Sunday morning coming down

Yesterday I started in on A Terry Teachout Reader over lunch. The Reader begins with his 1995 New York Times review of Dawn Powell’s Diaries cum tribute to Powell’s novels in just under 1,500 words. It is a marvel of concision and appreciation. It ends with his moving 1996 Commentary essay “Mourning Nancy LaMott” (retitled “My Friend Nancy”). “I loved her with all my heart,” he confesses in the introduction. In between are such gems as his perfectly just review of the first volume of Peter Guralnick’s two-volume Elvis biography for National Review.

Then coincidentally I received the email notice of this week’s edition of Radio Deluxe with John Pizzarelli and Jessica Molaskey. The email features a photo portrait of Teachout while the show replays their 2006 episode with Teachout sitting in and picking the tunes. Included on his playlist was a number by Mary Foster Conklin, whose then current recording I wrote about that year in “A work of art and heart” (her husband had graciously sent me a copy). I learned more listening to Teachout’s appreciation of her work on the show.

Here is the Radio Deluxe summary of “A Tribute to Terry Teachout,” this week’s replay of the 2006 episode:

Terry Teachout liked the entertainment arts in all their forms. He expressed his passions by working as an author, critic, biographer, playwright, stage director, and librettist. On May 13, 2006, Terry visited Radio Deluxe and talked about the arts, his career, and some of his favorite music, which he brought with him. After Terry died, on January 13th at the age of 65, John & Jessica decided to honor him by replaying, in its entirety, the conversation they had with him way back on the 24th Radio Deluxe program. Terry’s insights have helped us all appreciate the elements that make life beautiful.

I assess it highly unlikely that you can listen to this episode without enjoying yourself and learning something along the way. It reminds me all over again what a loss Teachout’s death represents to our country and our culture. The show is posted here and embedded at the bottom.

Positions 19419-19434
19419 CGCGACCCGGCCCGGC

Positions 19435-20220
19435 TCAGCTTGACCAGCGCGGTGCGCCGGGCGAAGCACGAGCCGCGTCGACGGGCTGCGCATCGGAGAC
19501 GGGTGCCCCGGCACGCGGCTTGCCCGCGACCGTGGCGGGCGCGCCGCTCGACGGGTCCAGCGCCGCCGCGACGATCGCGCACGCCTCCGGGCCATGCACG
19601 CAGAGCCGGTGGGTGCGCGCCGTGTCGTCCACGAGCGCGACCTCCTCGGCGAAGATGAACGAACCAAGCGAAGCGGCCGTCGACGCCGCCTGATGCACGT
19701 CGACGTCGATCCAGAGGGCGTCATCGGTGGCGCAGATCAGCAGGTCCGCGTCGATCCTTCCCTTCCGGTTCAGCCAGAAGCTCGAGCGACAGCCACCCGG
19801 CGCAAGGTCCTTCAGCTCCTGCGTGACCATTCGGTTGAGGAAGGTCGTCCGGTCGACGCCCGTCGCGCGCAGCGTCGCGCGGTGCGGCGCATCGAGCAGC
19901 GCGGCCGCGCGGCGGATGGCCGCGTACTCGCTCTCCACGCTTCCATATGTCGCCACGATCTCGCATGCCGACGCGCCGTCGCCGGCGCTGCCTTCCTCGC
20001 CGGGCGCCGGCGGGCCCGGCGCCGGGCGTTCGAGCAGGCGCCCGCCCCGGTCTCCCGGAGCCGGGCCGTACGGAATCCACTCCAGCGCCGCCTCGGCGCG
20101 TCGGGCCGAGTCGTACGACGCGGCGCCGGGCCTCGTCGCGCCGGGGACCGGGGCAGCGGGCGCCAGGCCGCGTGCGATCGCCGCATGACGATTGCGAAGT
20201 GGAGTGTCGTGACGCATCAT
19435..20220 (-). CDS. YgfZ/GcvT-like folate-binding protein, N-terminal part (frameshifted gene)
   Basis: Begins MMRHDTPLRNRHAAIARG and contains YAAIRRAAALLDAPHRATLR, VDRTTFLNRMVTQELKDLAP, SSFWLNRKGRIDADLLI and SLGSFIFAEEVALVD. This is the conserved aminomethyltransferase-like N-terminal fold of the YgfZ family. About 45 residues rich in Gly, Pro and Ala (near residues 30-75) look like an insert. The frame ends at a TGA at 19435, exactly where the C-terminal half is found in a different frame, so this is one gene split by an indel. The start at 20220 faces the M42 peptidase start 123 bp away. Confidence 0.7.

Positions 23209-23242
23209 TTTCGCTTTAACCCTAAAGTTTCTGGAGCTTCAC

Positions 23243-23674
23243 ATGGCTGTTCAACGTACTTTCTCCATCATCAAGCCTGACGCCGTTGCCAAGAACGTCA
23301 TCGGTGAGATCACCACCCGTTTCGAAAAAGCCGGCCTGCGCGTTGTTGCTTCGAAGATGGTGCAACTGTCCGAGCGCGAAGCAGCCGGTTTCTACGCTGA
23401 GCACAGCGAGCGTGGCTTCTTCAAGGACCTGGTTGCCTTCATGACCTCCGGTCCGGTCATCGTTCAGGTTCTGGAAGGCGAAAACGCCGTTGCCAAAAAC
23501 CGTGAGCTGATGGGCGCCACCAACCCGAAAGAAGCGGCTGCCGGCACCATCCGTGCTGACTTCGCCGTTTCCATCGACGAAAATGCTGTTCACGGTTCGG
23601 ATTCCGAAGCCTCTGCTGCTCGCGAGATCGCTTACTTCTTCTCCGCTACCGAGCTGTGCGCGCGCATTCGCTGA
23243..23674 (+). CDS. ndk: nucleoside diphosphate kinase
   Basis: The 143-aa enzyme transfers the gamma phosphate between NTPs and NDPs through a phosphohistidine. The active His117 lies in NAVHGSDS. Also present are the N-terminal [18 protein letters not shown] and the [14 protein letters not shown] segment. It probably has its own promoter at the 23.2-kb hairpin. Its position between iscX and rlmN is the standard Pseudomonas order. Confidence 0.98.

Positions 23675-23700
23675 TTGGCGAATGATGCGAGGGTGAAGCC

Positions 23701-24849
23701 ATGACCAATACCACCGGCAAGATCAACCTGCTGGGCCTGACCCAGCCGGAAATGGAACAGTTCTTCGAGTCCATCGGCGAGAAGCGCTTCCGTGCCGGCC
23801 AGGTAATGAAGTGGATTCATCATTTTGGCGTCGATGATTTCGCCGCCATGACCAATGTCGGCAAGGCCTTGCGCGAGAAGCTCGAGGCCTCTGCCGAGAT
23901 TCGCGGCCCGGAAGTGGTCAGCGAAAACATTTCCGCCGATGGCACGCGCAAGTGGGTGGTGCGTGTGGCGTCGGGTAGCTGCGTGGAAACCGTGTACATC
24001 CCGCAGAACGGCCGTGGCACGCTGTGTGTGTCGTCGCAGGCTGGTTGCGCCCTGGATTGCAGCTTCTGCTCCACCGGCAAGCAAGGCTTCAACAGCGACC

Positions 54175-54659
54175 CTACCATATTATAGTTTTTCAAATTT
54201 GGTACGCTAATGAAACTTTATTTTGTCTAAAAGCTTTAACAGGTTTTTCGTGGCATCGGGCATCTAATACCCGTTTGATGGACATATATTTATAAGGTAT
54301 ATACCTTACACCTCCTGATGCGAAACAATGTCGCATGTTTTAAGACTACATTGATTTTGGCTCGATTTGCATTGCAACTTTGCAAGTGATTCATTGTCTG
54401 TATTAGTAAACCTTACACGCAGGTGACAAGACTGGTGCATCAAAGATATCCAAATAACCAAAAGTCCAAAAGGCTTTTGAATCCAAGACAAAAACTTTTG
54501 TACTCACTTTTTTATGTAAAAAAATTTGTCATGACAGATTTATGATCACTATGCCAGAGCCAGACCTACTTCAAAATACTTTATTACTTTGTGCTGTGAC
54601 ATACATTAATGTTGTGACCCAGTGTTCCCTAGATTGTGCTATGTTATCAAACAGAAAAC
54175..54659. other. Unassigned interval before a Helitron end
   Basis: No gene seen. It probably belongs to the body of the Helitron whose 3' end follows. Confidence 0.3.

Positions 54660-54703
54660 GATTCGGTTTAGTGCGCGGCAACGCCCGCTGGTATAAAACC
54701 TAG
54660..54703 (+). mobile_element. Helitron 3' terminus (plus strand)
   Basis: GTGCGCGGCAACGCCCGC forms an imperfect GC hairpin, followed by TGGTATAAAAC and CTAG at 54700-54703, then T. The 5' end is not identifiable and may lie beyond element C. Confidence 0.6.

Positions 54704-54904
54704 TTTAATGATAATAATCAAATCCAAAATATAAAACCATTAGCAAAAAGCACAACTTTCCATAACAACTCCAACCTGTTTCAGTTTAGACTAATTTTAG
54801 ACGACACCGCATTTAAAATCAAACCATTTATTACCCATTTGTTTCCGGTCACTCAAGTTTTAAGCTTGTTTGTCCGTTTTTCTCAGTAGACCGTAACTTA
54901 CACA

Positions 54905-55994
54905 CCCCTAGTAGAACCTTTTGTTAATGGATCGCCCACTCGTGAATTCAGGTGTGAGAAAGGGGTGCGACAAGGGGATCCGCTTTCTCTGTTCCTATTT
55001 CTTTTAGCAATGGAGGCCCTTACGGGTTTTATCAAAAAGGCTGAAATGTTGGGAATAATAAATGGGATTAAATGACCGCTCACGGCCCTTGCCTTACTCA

NOTE: “Too Cool to Cash In, Favorite of the Few” is Teachout’s 1997 New York Times column on Joe Mooney, “Mister Waller’s Regrets” the 2006 Commentary essay on Fats Waller, both of which are cited in Hour One. Teachout profiled Mary Foster Conklin in his 2001 New York Times column “She Straddles the Line Between Jazz and Cabaret.” Teachout’s 2016 Wall Street Journal column on Cy Walter is “Cy Walter’s Cocktail Piano, With a Twist.” Teachout mentions Wilfrid Sheed’s novel Max Jamison in passing. His 2011 Wall Street Journal column on the novel is “Neither does he spin.”

This Week’s Playlist per the show notes (in a few cases I have added the album titles to the track listing)(the Teachout replay begins with segment 2 after the third number):

Louis Armstrong – Lazy River (Jazz on a Summer’s Day)
Nat King Cole/George Shearing – Let There Be Love (Nat King Cole Sings/George Shearing Plays)
Sammy Davis, Jr. – A Lot of Livin’ to Do (What Kind of Fool Am I and Other Showstoppers)
Louis Armstrong – Jeepers Creepers (100th Anniversary)
Louis Armstrong – Hello, Dolly (Greatest Hits)
Joe Mooney – I Wonder What Became of Me (The Greatness of Joe Mooney)
Joe Mooney – From Monday On (On the Rocks)
Fats Waller – Pantin’ in the Panther Room (You Look Good to Me)
John Pizzarelli – If Dreams Come True (The Rare Delight of You)
Count Basie & His Orch. – In a Mellow Tone (Complete Live at the Americana Hotel 1959)

Count Basie & His Orch. – Basie Straight Ahead (Straight Ahead)
Cy Walter – Just One of Those Things/I Get a Kick out of You (Piano Styles of Cy Walter or A Dry Martini Please!, I think)
Mary Foster Conklin – On a Slow Boat to China (Crazy Eyes)
Nancy LaMott – The People That You Never Get to Know (Live at Tavern on the Green)
Bing Crosby & Bob Hope – Road to Morocco (Bob Hope and Friends – Thanks for the Memories)
John Pizzarelli – Oscar Night (Kisses in the Rain)
Frank Wes – Stray Horn (Trying to Make My Blues Turn Green)
Dave Brubeck – When You Wish Upon a Star (Dave Digs Disney)

Notice: All comments are subject to moderation. Our comments are intended to be a forum for civil discourse bearing on the subject under discussion. Commenters who stray beyond the bounds of civility or employ what we deem gratuitous vulgarity in a comment — including, but not limited to, “s***,” “f***,” “a*******,” or one of their many variants — will be banned without further notice in the sole discretion of the site moderator.